While it can be tempting to turn our horses out when we see the grass start to grow, even when the grass looks like a front lawn that needs mowing, we must wait. For the grass to be ready for what lies ahead the rest of the season we really must wait until it is about 6 – 8 inches before we turn out. This will assure the plant has enough surface area to produce enough nutrients for its root system to strengthen it for the long season ahead.

Just as important as waiting to turn out until the grass is long enough to graze is making the decision to remove your horses when the grass has reached its limit of grazing, which is 3 inches. Leaving the grass height at least three inches is vital for its survival and continued performance throughout the grazing season, so monitoring your pasture grass height should be a daily task to make sure you don’t miss this important step.

Is Your Horse Ready?

Yes, I know…the licking lips, the longing looks, the pacing in the paddock…my horse shows all those signs, too. And I can sympathize with him. When they have been confined all winter on gravel eating hay that is basically a dried, crunchy version of the real thing, we can all understand how they must feel looking at and smelling that nice, fresh grass coming up right before their eyes. But before we give into our heart and give them what theirs desire we must, for their protection, make sure they are ready.

Signs of colic in horses

Signs of colic in horses

As horse owners we all know the one thing that accompanies every spring – colic. No matter where we go we hear stories of one of our friends having to call their vet in the middle of the night because their horse has suffered colic. The primary reason for colic is in the grass itself. That is the sugar fructan, which is at higher levels in the spring. Fructan is formed when several fructose molecules in the grass are bonded together, creating chains that are resistant to the digestive enzymes in the stomach and small intestine. When fructan passes into the hindgut it skews the pH balance as lactic acid production rises. This then produces an inflammatory response which is a common trigger for colic and laminitis.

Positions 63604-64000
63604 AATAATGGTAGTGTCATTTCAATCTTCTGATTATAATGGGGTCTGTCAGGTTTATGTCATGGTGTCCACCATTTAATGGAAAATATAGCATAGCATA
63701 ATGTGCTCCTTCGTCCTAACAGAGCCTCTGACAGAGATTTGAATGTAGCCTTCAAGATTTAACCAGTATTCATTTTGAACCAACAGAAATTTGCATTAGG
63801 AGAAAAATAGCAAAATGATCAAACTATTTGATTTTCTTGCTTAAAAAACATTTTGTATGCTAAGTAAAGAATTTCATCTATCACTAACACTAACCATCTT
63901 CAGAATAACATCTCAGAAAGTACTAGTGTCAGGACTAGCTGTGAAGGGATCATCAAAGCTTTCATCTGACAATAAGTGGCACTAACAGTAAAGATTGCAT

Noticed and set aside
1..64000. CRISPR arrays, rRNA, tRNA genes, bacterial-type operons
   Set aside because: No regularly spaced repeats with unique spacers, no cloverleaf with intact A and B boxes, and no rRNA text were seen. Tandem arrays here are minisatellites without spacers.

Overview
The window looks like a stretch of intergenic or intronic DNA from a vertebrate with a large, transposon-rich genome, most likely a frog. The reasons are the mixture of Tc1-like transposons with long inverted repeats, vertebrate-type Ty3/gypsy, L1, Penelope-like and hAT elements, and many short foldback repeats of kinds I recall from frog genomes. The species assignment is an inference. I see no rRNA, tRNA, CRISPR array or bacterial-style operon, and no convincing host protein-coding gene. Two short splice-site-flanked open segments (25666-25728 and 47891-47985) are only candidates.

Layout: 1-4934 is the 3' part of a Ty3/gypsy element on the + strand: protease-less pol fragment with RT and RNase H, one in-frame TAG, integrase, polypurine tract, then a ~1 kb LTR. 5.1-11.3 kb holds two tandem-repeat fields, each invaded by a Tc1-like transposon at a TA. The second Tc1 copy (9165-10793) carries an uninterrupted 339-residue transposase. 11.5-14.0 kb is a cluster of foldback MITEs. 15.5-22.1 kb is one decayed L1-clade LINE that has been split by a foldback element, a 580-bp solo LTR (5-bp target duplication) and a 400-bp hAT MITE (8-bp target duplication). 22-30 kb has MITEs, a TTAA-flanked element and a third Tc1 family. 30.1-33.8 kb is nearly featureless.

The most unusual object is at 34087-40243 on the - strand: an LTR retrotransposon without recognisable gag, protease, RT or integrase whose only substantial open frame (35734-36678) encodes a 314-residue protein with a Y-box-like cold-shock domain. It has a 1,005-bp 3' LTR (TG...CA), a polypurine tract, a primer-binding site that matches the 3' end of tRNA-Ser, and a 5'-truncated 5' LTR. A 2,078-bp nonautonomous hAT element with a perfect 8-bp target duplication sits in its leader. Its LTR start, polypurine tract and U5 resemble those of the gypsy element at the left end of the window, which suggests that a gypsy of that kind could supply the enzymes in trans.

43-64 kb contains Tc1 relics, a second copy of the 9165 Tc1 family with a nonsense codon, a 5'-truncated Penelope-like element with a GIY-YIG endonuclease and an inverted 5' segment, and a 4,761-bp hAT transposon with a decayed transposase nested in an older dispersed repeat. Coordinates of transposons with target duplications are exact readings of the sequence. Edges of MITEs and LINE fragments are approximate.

To help prevent colic and help our horses adjust to the fresh grasses of spring we must introduce them to it gradually and on a limited basis. Start by only turning them out for 15 minutes the first few days, adding an additional 10 minutes each day until they have adjusted to a three to four hour grazing time. Maintain this four hour grazing period for about two weeks before providing them full turnout time.

Taking Care in Spring Makes a Better Winter

By being aware of these three things, not only will your horse have a better experience this spring but so will you. And not just this spring, either. By taking care of your soil and pasture grasses throughout the grazing season, your job this fall of preparing your pastures for the winter will be even easier, and your normal struggles through the winter with rain and mud will be even less. It’s all connected.

If you have questions or would like further assistance in preparing your pastures for grazing this season or setting them up for a less stressful winter this coming year, please contact us any time. We are always here for you!